In chapter one, "'What should I do in Illyria?': English Literature in the Balkans," Goldsworthy sets up Britain as a great power in the nineteenth century that exercised "enormous political leverage" (p. 1) in the Balkans. Although Goldsworthy is trying to provide a contrast between British imperialism and this "imaginary" colonization of the Balkans, her statement that the British only influenced the Balkans politically appears to contradict her central theme. She suggests that Britain's true power over the Balkans was in its entertainment industry: literature, beginning in the nineteenth century, as well as film and television in the twentieth century. Therefore, she intends to explore how the most powerful nation in the world "exploited the resources of the Balkans to supply its literary and entertainment industries" (p. 2). Thus, she equates the detrimental effects of this type of colonization with those of traditional imperialism.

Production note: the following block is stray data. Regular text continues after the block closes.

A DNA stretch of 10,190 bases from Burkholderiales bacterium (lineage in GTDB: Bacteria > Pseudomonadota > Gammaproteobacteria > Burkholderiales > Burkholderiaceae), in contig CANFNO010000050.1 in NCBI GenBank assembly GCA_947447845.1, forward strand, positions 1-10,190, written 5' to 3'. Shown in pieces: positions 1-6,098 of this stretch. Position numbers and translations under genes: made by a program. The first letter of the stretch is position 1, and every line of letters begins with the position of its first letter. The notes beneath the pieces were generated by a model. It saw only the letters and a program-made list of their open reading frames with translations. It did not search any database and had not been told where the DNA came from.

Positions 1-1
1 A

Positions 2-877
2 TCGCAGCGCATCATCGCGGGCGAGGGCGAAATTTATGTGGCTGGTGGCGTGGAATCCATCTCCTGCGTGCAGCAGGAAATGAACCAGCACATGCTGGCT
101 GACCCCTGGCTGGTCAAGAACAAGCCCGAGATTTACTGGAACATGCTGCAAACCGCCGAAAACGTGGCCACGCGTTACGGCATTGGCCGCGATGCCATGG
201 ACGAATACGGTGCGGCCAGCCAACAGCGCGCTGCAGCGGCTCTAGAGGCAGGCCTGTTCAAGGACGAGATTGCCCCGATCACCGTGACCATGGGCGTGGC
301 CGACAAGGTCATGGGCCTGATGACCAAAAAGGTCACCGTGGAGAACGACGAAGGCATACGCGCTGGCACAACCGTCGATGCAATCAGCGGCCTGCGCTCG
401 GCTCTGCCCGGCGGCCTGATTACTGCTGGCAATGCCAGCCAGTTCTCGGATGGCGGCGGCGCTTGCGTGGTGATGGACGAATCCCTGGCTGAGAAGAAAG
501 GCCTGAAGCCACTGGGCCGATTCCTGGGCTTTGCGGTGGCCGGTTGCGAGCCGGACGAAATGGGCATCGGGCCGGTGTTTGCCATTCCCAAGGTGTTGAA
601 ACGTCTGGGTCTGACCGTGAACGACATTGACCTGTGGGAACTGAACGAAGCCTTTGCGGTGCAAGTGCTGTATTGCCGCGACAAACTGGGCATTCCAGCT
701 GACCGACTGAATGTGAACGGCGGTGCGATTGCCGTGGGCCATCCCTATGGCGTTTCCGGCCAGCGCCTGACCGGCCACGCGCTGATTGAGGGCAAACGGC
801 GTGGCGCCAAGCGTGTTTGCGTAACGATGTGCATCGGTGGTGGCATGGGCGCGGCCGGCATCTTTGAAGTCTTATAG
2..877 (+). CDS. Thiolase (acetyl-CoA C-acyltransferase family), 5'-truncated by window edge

Goldsworthy breaks down "literary" colonization into processes she argues are similar to "real" colonization. In Stage One, adventurers and travel writers enter the region for the first time, sending back their impressions of it and "mapping" the area for further use. In Stage Two, writers descend upon the area for imaginative resources to exploit to "feed the ever hungry mother country" (p. 2). In this first chapter, Goldsworthy also gives some background to the various definitions of the Balkans, although not as comprehensively as Maria Todorova's similar examination of these definitions in her recent book, Imagining the Balkans. Goldsworthy is more interested in defining "Britishness" and "Balkanness" in relationship to each other than in defining the Balkans. Goldsworthy's study of British literature "inspired by the Balkans" portrays the Balkan Peninsula as an "orientalized space" which represented the "exotic" (p. 9); the "exotic" nature of the Balkans within this literature is due to the peninsula's remoteness from Britain. And in the context of this argument, Goldsworthy states that this "exotic" land was first "discovered" by Lord Byron.